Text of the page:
Both Protestant and Catholic political leaders in British-ruled Northern Ireland have indicated they are ready to discuss the British government's new proposals for home rule in Ulster, although they have strong reservations about some of them.

After Prime Minister Margaret Thatcher's government revealed its proposals yesterday, Ulster's most popular and militant Protestant leaders, the Rev. Ian Paisley, who heads the Democratic Unionist Party, said, "Quite a bit of this document is constructive."

Paisley said he considered the British proposal for an Ulster Cabinet in which the Protestant majority and Catholic minority would share power to be "totally unworkable." However, he saw possibilities in a proposal to give the minority some machanism in a new Northern Ireland legislature to appeal, if not block, majority decisions.

Paisley, who led the Protestant opposition that wrecked an attempt to set up a power-sharing government in Ulster in 1974, has been much more conciliatory in recent months. British officials believe that he may be ready to agree to a compromise Ulster home rule plan that would enable him, as Northern Ireland's leading vote-getter, to become its chief executive.

James Molyneaux, leader of the rival Protestant party in Northern Ireland, the Official Unionists, was more negative in his reaction to Thatcher's political initiative.

But after boycotting last winter's preliminary consulations with Thatcher's Northern Ireland secretary, Humphrey Atkins, in which Paisley participated, Molyneaux indicated he now was ready to discuss the new proposals with Atkins. Despite his reservations, Molyneaux said, the proposals had created "a different ball game."

The Irish Republican Army, which has been fighting to end British control of Northern Ireland and unite it with the predominantly Catholic Irish Republic, rejected the British proposals.

The most important Catholic leader in Northern Ireland, John Hume of the Social Democratic and Labor Party, said he saw much in the document that could be the basis for negotations. Now, however, he must convince more militant members of his party who have insisted that Britain declare its willingness to allow the eventual unification of Ireland and Ulster. Northern Ireland remained part of Britain when Ireland was granted independence in 1920.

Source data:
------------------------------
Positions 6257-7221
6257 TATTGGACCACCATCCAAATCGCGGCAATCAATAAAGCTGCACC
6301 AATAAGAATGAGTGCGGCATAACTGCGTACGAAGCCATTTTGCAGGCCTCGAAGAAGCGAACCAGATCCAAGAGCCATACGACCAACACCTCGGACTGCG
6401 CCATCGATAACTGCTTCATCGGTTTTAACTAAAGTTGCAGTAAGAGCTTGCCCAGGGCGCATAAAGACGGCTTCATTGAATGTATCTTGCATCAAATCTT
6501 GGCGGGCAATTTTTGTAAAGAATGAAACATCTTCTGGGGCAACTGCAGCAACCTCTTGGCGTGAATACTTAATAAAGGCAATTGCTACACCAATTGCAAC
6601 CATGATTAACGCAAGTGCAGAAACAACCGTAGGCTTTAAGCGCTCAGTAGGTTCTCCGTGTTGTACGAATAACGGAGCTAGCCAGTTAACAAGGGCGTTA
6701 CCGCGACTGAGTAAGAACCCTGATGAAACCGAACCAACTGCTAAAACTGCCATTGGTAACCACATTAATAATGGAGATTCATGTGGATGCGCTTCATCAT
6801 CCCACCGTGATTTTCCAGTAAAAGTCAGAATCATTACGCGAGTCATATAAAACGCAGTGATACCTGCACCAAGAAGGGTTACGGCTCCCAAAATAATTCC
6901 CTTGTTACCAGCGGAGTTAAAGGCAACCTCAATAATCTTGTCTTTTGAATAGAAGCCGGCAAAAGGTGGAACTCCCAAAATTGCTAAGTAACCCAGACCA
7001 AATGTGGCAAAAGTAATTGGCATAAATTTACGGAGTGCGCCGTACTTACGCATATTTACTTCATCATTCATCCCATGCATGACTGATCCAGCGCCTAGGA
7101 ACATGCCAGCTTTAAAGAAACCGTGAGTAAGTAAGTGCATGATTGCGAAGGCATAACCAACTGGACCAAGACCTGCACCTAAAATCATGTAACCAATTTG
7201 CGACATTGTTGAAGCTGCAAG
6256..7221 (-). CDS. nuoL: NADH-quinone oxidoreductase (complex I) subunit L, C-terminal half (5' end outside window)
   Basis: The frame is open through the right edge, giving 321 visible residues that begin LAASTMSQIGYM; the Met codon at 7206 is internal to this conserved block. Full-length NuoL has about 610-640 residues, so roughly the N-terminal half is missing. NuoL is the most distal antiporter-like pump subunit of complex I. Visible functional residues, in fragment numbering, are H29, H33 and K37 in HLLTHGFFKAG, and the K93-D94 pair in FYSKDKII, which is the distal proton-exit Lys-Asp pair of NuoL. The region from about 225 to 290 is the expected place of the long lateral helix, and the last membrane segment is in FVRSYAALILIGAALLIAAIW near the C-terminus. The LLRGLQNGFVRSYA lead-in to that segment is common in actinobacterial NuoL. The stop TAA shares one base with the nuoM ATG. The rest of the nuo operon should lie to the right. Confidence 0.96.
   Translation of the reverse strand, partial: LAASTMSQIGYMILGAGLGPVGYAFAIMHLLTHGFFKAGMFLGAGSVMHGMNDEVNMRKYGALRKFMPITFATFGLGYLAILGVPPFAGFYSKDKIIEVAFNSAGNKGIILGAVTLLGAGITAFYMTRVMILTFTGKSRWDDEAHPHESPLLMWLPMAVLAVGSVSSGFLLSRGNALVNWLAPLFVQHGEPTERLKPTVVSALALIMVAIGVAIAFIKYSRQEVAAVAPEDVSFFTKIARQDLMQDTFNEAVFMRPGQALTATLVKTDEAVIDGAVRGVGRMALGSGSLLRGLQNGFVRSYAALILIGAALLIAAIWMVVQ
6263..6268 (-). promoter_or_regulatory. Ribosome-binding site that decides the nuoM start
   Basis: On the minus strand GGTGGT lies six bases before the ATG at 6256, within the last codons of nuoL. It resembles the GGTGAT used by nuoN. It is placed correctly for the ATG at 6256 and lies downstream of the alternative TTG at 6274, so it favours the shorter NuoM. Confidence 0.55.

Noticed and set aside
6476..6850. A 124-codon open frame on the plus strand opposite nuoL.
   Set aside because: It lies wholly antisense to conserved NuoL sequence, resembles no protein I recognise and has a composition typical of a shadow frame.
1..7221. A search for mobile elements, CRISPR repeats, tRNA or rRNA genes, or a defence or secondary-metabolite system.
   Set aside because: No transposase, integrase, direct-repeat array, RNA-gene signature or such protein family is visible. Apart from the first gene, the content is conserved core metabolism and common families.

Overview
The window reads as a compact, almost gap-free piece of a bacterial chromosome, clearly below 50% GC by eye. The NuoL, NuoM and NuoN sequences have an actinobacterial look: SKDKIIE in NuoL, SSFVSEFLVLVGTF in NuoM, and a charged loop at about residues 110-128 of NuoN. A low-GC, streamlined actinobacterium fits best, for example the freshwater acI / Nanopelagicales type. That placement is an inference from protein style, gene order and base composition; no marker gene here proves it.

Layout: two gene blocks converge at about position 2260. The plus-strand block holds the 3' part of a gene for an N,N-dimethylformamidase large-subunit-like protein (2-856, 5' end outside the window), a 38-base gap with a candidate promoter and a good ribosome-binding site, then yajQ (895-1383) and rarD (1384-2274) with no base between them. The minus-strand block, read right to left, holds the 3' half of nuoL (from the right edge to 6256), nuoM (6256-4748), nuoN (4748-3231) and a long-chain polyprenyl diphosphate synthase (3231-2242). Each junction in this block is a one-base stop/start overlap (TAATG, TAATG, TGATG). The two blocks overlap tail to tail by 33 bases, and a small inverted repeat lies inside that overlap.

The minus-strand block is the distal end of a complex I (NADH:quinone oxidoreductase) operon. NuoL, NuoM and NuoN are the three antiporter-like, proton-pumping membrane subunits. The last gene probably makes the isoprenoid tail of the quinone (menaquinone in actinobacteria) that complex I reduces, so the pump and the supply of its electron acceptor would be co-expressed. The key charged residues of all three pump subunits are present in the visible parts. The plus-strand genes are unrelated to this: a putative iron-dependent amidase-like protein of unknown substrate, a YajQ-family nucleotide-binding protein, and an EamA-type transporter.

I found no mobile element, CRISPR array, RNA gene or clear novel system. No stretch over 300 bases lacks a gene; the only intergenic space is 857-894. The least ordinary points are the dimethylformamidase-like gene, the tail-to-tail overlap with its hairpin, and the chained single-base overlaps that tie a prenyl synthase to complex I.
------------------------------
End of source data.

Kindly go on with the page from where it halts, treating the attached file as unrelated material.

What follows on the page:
Hume said, however, he was pleased that the British white paper stressed that any new governmental structure in Northern Ireland must be acceptable to both Catholics and Protestants. "I also note with interest the reference to the need . . . to develop what is described as the unique relationship between the peoples of Northern Ireland, Britain and the republic," Hume said.

The Irish government also was pleased by this and by the white paper's encouragement of the development of existing links between Ulster and Ireland in the fields of economics, energy, culture.

"This is movement in the right direction," said one Irish government source, "although not as far as we wish."

Irish officials still are doubtful that Protestants and Catholic leaders in Ulster can agree on a home-rule plan that would provide Catholics with enough protection and power to satisfy them without making the plan unacceptable to the Protestants. The officials fear that failure would only increase political frustration and sectarian strife in Northern Ireland during a period of economic decline.

In the end, Irish officials believe, the Thatcher government will have to take "the more radical step" of involving the Irish government in negotiations leading to eventual unification of Ireland and Ulster. They have hinted that predominantly Protestant Ulster could be given separate legal status and possibly its own regional government within predominantly Catholic Ireland.